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In a first for the French republic, the socialists are organising open primaries to select their candidate for next year's presidential election.

What is new this year is that the primary is open to all voters (in 2006, for the 2007 presidential election, there were also primaries but voting was limited to party members, ie roughly 200,000 people) - so a couple million people are expected to vote (all they have to do is pay 1 euro as a contribution to logistical costs and sign a declaration that they share "the values of the left").

Vote is happening in two rounds - the first one today, with 6 candidates, and a second one next Sunday if no candidate gets 50% this time, in a run-off between the top two candidates of the first round.

Voting has been ongoing and will soon close (at 7pm French time, ie 1pm EST) and results should be announced within a few hours. From all indications, these primaries have been an overwhelming success, with between 2 and 3 million people now expected to have voted. In any case, they are dominating the news here, and showing a great exercise in popular democracy - and they will certainly provide very real legitimacy to the selected candidate.

Coming on the heels of the left historic historic victory in French senatiorial elections and the right's ongoing struggle with multiple corruption scandals, it looks in many ways like this is the "real" election to select France's next president.

The socialist candidates largely agreed that they would run on the same (party-prepared) programme, so the campaign has been  more about personality and perceived chances against Sarkozy, who's highly likely to re-run for president despite his record low popularity and the ongoing scandals amongst his close friends and allies, with small variations.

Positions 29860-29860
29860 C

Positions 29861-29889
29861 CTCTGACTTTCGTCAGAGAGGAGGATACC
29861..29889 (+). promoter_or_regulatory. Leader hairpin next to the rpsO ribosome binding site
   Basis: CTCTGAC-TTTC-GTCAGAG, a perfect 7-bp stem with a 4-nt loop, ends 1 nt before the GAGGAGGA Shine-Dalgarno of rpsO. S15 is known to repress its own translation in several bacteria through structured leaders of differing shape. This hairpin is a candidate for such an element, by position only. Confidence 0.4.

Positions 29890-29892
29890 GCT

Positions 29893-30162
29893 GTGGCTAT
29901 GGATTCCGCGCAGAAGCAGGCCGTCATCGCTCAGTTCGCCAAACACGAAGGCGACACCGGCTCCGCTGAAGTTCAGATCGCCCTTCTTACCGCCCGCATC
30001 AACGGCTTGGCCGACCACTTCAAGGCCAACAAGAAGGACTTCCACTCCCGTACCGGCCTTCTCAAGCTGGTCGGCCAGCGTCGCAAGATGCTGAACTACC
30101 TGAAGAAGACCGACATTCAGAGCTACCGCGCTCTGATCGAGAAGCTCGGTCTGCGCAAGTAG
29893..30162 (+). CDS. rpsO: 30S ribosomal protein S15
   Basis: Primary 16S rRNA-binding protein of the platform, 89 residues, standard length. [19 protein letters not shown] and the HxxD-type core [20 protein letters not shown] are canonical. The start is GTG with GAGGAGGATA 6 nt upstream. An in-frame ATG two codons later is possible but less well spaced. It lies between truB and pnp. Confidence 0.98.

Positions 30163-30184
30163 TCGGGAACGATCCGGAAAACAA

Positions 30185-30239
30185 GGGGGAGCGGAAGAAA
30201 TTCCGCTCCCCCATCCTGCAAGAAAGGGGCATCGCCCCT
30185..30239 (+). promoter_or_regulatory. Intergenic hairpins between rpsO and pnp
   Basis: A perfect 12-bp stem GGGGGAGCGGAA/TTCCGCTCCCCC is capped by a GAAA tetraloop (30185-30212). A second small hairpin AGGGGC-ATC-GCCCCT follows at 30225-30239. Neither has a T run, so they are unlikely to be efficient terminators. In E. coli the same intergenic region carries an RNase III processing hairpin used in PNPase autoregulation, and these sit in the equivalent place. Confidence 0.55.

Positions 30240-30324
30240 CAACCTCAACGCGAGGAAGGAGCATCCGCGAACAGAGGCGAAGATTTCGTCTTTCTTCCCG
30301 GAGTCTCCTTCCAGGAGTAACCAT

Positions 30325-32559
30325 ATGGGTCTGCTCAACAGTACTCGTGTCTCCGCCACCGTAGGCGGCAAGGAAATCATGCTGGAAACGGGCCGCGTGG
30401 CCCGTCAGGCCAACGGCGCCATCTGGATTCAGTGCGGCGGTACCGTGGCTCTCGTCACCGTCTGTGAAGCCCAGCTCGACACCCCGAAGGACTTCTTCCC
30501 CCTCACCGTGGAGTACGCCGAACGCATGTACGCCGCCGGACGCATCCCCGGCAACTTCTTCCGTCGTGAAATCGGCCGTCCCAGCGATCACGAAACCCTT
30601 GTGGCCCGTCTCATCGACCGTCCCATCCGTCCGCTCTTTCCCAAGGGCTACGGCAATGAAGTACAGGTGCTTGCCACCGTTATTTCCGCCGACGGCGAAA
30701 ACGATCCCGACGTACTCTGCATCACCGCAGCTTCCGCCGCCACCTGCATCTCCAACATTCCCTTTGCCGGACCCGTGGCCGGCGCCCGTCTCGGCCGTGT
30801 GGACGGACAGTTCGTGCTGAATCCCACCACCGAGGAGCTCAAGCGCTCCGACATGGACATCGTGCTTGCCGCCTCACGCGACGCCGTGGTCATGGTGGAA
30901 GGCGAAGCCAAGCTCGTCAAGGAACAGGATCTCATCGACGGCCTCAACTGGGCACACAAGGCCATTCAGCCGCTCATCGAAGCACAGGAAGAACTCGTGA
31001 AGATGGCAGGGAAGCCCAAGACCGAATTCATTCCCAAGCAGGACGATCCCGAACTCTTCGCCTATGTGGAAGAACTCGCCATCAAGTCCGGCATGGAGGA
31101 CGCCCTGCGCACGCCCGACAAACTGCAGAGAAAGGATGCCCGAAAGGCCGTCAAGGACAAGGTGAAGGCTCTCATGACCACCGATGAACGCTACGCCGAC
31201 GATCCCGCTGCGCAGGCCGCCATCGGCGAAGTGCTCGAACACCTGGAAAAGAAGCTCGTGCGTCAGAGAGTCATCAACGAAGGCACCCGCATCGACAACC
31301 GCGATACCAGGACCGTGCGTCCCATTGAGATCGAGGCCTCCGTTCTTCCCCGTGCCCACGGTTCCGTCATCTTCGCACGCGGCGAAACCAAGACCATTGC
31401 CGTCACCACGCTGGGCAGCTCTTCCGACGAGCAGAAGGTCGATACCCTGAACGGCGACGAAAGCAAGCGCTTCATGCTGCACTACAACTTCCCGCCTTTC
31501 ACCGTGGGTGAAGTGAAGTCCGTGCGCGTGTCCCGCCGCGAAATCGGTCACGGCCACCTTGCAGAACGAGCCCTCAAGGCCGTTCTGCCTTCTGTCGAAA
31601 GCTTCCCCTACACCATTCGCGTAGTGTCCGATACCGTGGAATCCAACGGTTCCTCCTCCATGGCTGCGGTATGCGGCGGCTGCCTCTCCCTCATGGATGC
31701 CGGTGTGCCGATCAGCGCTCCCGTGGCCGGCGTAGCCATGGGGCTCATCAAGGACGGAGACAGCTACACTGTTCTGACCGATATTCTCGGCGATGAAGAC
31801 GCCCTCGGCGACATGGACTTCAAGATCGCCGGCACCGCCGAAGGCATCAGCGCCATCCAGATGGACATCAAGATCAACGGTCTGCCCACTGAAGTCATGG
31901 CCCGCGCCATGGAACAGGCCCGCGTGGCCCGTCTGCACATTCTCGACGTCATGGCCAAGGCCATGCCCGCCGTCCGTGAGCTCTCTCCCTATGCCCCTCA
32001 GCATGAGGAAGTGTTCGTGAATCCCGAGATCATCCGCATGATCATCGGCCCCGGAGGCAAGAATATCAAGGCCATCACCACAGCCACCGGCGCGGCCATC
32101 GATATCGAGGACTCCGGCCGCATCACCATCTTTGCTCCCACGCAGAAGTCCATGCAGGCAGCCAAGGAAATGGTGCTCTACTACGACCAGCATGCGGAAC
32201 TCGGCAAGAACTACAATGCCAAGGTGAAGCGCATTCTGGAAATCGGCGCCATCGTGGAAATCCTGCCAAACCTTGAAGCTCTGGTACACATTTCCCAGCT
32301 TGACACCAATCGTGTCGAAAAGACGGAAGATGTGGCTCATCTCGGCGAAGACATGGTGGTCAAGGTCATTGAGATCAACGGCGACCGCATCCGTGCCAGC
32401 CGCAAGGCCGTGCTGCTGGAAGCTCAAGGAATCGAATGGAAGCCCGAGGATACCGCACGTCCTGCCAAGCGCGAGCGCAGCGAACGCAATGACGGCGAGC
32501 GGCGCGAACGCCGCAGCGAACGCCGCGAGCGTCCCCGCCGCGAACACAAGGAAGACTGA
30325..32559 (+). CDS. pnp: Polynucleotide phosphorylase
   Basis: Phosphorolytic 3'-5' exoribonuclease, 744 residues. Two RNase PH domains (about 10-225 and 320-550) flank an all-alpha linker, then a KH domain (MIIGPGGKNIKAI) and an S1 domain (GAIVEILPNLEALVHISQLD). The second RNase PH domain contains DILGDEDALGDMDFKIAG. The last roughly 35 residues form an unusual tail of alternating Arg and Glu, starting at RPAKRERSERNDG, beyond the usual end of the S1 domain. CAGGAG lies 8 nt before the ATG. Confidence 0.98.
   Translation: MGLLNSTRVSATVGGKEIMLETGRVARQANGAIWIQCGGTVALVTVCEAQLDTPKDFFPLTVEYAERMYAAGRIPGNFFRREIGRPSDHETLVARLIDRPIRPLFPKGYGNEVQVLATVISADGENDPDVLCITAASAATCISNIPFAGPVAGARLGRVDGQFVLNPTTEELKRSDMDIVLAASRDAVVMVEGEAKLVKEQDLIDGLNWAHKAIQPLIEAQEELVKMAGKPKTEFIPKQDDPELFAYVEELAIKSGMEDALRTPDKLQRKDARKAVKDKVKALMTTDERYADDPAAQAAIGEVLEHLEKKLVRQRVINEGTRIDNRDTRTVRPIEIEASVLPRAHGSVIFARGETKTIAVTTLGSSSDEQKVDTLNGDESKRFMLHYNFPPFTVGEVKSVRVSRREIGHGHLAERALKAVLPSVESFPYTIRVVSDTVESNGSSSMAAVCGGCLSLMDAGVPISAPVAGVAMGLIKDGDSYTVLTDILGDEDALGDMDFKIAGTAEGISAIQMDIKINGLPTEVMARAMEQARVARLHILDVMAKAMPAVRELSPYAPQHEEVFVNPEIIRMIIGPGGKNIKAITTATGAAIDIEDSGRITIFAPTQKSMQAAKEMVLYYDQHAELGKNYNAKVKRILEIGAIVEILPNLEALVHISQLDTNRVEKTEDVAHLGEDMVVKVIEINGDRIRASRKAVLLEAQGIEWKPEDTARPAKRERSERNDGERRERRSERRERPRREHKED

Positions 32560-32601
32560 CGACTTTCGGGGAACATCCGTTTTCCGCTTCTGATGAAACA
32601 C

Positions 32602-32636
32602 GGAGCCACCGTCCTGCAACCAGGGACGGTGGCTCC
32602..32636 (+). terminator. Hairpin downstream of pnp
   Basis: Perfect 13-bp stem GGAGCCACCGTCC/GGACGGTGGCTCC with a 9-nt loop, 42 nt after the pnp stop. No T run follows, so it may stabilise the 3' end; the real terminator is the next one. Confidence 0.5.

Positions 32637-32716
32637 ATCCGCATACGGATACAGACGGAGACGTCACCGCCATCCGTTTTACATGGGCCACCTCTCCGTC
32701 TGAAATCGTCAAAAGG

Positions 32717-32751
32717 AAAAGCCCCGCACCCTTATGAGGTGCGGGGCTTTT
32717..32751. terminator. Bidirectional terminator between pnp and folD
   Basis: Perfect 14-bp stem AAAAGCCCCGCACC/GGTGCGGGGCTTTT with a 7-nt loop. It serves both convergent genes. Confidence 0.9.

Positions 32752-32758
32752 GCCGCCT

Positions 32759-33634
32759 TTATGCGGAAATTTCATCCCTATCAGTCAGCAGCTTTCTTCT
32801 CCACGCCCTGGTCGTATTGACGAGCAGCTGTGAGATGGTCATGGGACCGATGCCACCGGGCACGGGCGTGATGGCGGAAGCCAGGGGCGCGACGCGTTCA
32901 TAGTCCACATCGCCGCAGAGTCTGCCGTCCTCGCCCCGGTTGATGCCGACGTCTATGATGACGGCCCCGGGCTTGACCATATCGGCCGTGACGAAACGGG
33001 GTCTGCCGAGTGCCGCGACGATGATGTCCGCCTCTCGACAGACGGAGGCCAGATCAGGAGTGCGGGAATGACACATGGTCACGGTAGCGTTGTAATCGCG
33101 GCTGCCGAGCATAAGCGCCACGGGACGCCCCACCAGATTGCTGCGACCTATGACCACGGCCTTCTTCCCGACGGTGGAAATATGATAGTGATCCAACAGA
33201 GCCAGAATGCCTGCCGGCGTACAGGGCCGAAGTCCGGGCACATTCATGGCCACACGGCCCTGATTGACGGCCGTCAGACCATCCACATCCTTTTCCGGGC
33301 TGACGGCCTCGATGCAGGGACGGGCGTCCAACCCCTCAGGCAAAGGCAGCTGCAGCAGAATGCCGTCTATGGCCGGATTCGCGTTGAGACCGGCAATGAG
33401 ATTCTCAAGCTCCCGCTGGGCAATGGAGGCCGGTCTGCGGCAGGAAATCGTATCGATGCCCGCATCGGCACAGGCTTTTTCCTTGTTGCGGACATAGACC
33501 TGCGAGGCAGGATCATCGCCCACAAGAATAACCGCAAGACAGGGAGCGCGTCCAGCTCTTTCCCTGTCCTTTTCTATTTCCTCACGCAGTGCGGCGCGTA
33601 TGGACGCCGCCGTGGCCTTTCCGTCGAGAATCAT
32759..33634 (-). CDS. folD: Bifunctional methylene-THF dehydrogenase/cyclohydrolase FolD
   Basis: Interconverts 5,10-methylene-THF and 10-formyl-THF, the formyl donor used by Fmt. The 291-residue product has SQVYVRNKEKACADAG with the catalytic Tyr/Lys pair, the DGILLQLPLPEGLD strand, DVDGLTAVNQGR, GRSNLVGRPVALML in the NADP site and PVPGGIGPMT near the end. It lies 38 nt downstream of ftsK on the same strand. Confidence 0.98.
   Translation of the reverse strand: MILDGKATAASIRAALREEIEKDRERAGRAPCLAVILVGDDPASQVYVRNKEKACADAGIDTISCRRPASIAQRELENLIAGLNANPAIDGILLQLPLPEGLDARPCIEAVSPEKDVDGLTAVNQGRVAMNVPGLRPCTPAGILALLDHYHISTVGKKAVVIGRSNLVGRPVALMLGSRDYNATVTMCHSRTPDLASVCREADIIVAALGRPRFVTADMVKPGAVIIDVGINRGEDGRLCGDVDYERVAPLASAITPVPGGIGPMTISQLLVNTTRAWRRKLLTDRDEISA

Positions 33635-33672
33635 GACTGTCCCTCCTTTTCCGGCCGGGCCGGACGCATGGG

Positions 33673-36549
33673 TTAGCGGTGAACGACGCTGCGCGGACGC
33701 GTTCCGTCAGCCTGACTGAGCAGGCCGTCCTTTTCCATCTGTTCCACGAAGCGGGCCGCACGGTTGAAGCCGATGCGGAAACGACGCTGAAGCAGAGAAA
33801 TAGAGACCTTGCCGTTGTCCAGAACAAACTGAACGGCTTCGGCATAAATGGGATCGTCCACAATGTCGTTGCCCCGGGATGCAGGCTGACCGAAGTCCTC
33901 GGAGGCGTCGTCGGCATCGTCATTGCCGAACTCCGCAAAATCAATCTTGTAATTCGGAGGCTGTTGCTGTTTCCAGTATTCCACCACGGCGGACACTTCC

Dominique Strauss-Kahn was widely seen as the favorite in this primary, but the event in NYC last spring have prevented him from running and the race is thus quite open between the other candidates, which are:

- François Hollande, long the party's general secretary (and Ségolène Royal's former partner) has emerged as the front runner. He went through a harsh regimen to shed weight (proving his desire for the job in the process) and has flouted a "normal" presidency, ie based on strong morals and ethics (underlining Sarkozy's lack of either); he is popular within the party and on the left. He is in the middle range of the party's ideological spectrum;

- Martine Aubry, the current party's general secretary and Jacques Delors (the powerful socialist head of the European Commission in 1985-1995) ' daughter is the second favorite. Known for the controversial (but actually popular and job-creating, although you'd never know it from reading the English language or the business press)  35-hour week laws, she is seen as very slightly to the left of Hollande but would likely not run very different policies;

- Ségolène Royal, the candidate in 2007, is now running a weak third, after alienating many former supporters with a somewhat inconsistent discourse. She remains popular within militants and may show up with a good score;

- Arnaud Montebourg, a member of parliament, represents the left wing of the party. He calls for constitutional changes to clean up the republic's corrupt practices, and pushes for "demondialisation." One of the unknowns of this vote is how strong of a showing he will make;

- Manuel Valls, the mayor of a difficult Paris suburb, represents the rightist wind of the party, in favor of cutting deficits and putting more police on the streets. He is not expected to make a strogn showing, but the recent TV debates between candidates have raised his profile;

- Jean-Michel Baylet, the last candidate, is actually not a socialist, but the boss of the radical party, a satellite party of the socialists. I'm not sure what he stands for and he is not expected to get many votes.

Results will be known in the next few hours - but I may not be able to update the diary right away as I'm actually about to board a plane for NYC and will be online only after 10pm EST... But I will update this or write a new diary about the results of this exciting election

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